A retrospective of the polymath artist Nam June Paik (1932-2006) opened at the Tate Modern in London in 2019 and has finally made its way to SFMOMA in its only U.S. appearance.
Nam June Paik was born into a wealthy family that collaborated with Japan during its occupation of the Korean peninsula from 1905 to 1945. They fled in 1950 to Hong Kong during the Korean War and eventually settled in Japan where Nam June Paik studied music and aesthetics, writing a thesis on Arnold Schoenberg. He continued his studies in West Germany where he met just about everyone who was anyone in the artistic avant-garde of the late 1950s, including Karlheinz Stockhausen, John Cage, and Joseph Beuys.
He became a member of the Fluxus art movement in 1962, moved to New York City in 1964, began his decades-long collaboration with the classical cellist Charlotte Moorman, and incidentally became the father of video art.
Since I have never been a fan of Video Art, my expectations were low, but the exhibition turned out to be playful, fascinating fun.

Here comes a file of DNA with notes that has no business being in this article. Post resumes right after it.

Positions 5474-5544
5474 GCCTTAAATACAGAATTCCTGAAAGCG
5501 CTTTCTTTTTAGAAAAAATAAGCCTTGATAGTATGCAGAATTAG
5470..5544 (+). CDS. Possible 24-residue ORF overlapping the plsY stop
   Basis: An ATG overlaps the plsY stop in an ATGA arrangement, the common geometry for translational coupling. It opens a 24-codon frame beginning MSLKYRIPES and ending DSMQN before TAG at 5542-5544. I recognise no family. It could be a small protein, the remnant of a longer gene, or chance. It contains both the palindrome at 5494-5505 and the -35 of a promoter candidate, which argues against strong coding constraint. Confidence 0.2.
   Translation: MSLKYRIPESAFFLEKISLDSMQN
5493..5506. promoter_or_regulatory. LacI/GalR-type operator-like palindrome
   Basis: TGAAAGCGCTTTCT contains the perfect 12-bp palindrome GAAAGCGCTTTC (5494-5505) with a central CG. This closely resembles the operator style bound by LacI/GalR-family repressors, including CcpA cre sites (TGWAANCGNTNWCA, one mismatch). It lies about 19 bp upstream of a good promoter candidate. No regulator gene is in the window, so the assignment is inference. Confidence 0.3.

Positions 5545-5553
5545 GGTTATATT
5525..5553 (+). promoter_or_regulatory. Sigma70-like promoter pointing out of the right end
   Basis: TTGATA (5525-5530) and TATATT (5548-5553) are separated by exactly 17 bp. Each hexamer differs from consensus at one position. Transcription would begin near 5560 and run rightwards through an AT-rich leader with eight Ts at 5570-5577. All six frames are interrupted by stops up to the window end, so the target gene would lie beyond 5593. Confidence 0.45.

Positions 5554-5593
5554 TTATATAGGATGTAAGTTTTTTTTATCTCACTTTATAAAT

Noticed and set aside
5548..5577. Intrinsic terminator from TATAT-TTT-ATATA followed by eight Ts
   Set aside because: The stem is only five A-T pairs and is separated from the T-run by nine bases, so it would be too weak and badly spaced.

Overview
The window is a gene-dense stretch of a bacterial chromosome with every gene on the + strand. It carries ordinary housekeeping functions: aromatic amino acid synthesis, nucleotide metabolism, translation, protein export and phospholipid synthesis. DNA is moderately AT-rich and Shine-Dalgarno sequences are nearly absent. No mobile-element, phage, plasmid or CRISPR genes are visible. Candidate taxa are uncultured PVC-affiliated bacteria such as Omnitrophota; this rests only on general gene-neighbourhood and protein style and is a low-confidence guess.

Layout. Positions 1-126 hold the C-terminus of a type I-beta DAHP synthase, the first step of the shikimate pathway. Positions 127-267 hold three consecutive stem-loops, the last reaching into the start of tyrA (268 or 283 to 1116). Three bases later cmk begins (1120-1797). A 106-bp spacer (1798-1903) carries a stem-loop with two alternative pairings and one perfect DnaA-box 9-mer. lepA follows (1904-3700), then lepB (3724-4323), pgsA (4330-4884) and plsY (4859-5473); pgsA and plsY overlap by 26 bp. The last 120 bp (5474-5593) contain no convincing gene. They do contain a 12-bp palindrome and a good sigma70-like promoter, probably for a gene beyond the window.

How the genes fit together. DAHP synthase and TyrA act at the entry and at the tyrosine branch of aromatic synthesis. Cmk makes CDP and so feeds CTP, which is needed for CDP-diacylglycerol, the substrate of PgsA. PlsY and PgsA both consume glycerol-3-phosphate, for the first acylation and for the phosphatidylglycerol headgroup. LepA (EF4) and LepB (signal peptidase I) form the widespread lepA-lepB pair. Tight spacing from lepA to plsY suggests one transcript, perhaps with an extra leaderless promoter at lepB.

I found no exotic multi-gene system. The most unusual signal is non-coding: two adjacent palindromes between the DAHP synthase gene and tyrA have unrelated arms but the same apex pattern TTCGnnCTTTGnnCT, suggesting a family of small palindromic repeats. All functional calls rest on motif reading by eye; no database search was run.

One dark room, for instance, is dedicated to TV Garden, a Teletubbies before its time mingling of plants and electronics.
In a small screening room, we watched a 30-minute video from 1986, Bye Bye Kipling, a mixture of live events in three cities around the world with lots of groovy animation and effects, featuring just about every fabulous hipster artist of the time, from Lou Reed to Ryu Sakamoto to Dick Cavett playing satellite host.
It brought back in time the excitement of early multimedia and the optimistic spirit of both the medium and the artist. The animation above, by the way, is of the new World Trade Center towers sharing a hug.
The screening room is also showing the 1984 Good Morning, Mister Orwell, a 45-minute live satellite broadcast involving everyone from Allen Ginsberg to Salvador Dali to Laurie Anderson. Bay Area video artist John Sanborn worked on that historic piece, and it helped launch his long career.
In one room, there are reliquaries for friends like John Cage and Merce Cunningham...
...underlining what seems to be the artist's greatest pleasure, collaboration.
The finale of the exhibit is a recreation of Sistine Chapel, a 1993 Venice Bienniale multimedia installation on the walls and ceilings of a huge room.
Whether you are on edibles or not...
...by the time you leave it will feel like you are.